Unusual and Decorative Color Theory Sphere, circa 1900
An unusual and decorative color wheel sphere used to teach color theory, designed and patented by Alfred Munsell, circa 1910, the spinning painted metal sphere mounted on a black painted metal stand with decayed mirrored glass round oculus.
Retains original paper patent label on base and traces of Munsell's product paper label.
Biographical Information on Albert Munsell:
Albert H. Munsell was an artist and a professor. His turn-of-the-century research on color still influences the way color is interpreted today.
Professor Albert H. Munsell brought clarity to color communication by establishing an orderly system for accurately identifying every color that exists. Munsell based his system on what he defined as “perceived equidistance,” the human visual system’s perception of color.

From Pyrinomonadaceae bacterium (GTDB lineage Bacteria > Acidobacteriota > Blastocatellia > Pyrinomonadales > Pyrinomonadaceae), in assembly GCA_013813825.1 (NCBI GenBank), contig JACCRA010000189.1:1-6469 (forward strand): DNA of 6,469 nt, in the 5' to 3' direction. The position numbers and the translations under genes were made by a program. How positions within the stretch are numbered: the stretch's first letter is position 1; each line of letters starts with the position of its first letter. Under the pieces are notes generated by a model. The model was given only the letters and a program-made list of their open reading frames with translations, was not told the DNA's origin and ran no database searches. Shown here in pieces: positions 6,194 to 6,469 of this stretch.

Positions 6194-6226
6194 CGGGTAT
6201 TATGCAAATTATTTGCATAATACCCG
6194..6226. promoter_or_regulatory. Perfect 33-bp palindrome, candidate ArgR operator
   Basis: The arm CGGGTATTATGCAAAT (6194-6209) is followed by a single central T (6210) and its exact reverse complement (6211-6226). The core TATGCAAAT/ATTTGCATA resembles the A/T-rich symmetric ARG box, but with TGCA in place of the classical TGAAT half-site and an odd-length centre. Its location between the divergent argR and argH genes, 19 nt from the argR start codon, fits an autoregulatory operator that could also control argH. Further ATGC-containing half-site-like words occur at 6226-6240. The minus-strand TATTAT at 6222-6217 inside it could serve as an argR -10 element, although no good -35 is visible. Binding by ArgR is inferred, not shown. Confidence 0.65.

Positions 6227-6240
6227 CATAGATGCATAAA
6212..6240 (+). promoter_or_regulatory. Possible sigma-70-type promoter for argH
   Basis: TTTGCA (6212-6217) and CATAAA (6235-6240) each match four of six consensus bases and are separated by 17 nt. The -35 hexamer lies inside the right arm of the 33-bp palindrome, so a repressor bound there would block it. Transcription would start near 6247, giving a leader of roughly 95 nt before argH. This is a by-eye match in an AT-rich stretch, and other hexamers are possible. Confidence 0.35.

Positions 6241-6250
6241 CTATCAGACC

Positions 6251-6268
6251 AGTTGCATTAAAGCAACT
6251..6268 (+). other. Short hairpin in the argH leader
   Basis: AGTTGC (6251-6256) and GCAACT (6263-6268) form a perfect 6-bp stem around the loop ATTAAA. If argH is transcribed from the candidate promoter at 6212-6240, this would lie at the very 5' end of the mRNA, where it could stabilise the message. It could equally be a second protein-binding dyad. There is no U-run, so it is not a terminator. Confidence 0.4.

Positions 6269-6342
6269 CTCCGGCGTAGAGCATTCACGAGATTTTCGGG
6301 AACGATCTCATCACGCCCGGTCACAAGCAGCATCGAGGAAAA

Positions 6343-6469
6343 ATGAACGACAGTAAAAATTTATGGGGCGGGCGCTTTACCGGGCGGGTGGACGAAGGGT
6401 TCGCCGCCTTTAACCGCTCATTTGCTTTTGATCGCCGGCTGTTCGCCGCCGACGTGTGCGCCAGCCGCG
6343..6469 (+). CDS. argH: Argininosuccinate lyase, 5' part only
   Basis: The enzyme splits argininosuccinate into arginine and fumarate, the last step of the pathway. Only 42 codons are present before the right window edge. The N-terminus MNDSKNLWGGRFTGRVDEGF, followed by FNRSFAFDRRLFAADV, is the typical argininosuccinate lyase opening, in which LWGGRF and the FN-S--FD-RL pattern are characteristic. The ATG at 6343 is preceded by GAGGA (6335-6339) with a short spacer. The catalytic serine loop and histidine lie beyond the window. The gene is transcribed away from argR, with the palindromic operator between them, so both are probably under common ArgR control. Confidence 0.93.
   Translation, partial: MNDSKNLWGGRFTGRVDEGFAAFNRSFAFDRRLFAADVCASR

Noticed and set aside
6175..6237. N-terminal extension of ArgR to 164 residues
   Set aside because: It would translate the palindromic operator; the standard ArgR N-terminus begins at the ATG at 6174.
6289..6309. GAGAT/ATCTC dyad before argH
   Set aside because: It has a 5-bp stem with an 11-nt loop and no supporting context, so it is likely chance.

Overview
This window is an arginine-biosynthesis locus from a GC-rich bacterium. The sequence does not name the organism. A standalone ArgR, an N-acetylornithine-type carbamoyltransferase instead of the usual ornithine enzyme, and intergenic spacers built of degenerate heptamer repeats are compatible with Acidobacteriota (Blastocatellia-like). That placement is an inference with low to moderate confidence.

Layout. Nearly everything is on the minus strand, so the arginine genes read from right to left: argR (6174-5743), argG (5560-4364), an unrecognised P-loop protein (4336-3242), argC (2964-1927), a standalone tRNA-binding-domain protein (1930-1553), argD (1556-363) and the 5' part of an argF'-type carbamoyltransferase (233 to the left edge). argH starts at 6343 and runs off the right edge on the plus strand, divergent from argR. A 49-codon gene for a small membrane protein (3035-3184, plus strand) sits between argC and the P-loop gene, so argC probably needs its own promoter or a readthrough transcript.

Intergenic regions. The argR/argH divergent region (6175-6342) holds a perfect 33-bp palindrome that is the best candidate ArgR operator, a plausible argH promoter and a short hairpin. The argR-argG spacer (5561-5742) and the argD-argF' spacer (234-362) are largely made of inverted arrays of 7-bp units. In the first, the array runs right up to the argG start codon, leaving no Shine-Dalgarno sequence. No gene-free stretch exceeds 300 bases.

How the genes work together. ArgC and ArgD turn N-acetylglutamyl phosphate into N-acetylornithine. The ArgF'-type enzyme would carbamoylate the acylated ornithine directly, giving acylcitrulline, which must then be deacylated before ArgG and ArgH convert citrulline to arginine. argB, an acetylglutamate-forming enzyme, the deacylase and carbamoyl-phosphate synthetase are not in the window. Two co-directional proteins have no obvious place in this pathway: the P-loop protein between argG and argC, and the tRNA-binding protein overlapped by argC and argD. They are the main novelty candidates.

“As a practicing artist and teacher, Albert Munsell understood the importance of being able to communicate clearly about color. He devoted his life to studying color and developed a systematic way of ordering and describing color that has proved accurate and flexible enough to endure from 1915, when The Atlas of the Munsell Color Order System was published, until today. A color system is a collection of all possible colors arranged so the relationships among them can be recognized. There have been many of these through the years, but none have been accepted so widely or used as long as the Munsell Color System.”
Munsell’s color sphere, 1900. Later, Munsell discovered that if hue, value, and chroma were to be kept perceptually uniform, achievable surface colors could not be forced into a spherical shape.